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Home » Confidence Building, Decision Making, Featured, Headline, Motivation, Problem Solving, Self Esteem

How To Breakup With A Controlling Partner

Submitted by on November 14, 2011 – 12:53 amNo Comment

by: Ruth Purple

Whoever said that breaking up is easy must be on crack. Of course it’s never easy, but it’s one of the inevitable things in life that any relationship has to go through. Everyday people change, as well as circumstances, needs, and feelings. This is but normal, for there are relationships that are built to last, while there are those that can only go on for so long.

Some couples are rational and happy enough to agree and part ways amicably, but sometimes people can be rather obstinate. Breakups have a tendency to become nasty when the other half insist on keeping things going by manipulating the feelings of the other. A controlling partner often has quite a number of tricks up his/her sleeve in averting a looming separation.

One method this person usually makes use of to manipulate the other person’s emotions is through fear. A lot of times the controlling partner would scare the other by threatening suicide every time the issue of breakup comes up. Sure, this will make it hard for the person who wants out to leave, because he/she is scared of what the partner might do after the separation.

By not letting the person go easily, the controlling partner makes it easy for the other person to despise him/her because of being miserable in the relationship. A lot of people find themselves stuck in this particular situation, when they become more concerned for their partner’s feelings rather than their own.

Manipulative people tap into the fears of their partner by doing something stupid, thus finding a way to keep him/her in the relationship. However, it rarely revolves things for the better, because it would only turn the victimized person’s feelings against the manipulative partner, thus adding further tension between them.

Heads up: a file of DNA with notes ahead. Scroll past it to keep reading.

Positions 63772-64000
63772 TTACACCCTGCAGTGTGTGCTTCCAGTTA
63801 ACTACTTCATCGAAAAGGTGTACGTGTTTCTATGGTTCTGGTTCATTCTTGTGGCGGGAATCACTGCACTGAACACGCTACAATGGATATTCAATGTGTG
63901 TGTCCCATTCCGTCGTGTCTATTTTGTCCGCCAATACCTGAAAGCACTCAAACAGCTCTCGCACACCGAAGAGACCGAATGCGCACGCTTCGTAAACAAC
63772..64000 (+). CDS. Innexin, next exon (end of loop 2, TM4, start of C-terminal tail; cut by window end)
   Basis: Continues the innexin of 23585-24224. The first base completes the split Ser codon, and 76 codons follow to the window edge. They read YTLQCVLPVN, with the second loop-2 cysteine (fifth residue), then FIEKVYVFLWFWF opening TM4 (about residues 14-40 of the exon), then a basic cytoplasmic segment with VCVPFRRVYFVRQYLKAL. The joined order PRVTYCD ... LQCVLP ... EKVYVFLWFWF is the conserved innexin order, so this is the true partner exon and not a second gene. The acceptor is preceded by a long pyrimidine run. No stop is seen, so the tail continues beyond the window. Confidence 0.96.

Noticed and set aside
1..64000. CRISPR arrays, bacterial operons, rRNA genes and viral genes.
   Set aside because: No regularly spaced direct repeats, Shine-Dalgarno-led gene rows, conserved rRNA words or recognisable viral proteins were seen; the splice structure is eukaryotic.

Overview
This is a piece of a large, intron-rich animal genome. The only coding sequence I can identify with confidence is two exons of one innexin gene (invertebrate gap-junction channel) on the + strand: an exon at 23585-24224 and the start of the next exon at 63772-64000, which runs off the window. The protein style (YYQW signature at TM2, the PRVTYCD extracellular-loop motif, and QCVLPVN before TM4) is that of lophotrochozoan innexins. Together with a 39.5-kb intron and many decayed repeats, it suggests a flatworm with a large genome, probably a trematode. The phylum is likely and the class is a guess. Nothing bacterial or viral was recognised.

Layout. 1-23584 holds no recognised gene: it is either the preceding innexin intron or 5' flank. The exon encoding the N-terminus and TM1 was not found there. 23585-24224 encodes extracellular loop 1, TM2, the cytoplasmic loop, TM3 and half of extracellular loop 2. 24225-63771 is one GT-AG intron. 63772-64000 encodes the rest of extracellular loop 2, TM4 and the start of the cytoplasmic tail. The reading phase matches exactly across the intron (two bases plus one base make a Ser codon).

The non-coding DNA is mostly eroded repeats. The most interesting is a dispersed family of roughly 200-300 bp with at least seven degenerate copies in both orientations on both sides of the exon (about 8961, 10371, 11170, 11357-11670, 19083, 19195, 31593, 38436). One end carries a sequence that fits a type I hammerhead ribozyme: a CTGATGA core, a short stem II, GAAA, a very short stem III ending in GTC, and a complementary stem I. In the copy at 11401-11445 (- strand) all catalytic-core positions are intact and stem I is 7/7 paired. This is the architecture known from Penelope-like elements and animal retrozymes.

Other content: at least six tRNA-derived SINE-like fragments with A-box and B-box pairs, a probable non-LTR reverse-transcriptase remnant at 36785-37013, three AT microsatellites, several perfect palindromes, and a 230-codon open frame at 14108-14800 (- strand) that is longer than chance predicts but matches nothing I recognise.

It may keep the relationship together for quite some time, but it will eventually disintegrate when the other person finally has had enough and decides to leave no matter what. Indeed, breaking up is hard—throw in a controlling partner in the mix and the situation becomes an almost impossible feat.

But, it hardly means that it’s okay to be manipulated into staying, even if the relationship has already become suffocating. It is very important to take responsibility for one’s own feelings—that means walking away when you have to, and not a moment later, even with the other person’s attempt to control you.

However, do warn somebody of your decision to split. Some people who are faced with emotional blackmail often delay their departure for fears that something bad might happen to the person they are leaving. If this is the case then tell a mutual friend that you’re going away, so that he/she can be there just in case anything comes up.

Don’t hesitate to be upfront about your decision when you get the chance. Most of these couples often have conflicts that can blow up rather quickly, and for a lot it can be a blessing in disguise—a chance for them to finally walk out of the relationship. Make things crystal clear to your partner: it’s better to be honest than to just walk away without warning.

Once you’ve done this, be resolute with the decision. There will be times that one might give in when the partner starts to beg. Be strong, or else you’ll only find yourself back at square one –again.

About The Author

Ruth Purple is a Relationship Expert who has been successfully coaching individuals and couples in their relationships. Get A Copy of her ebook on How to Find Your Perfect Match and stop dating the wrong men.
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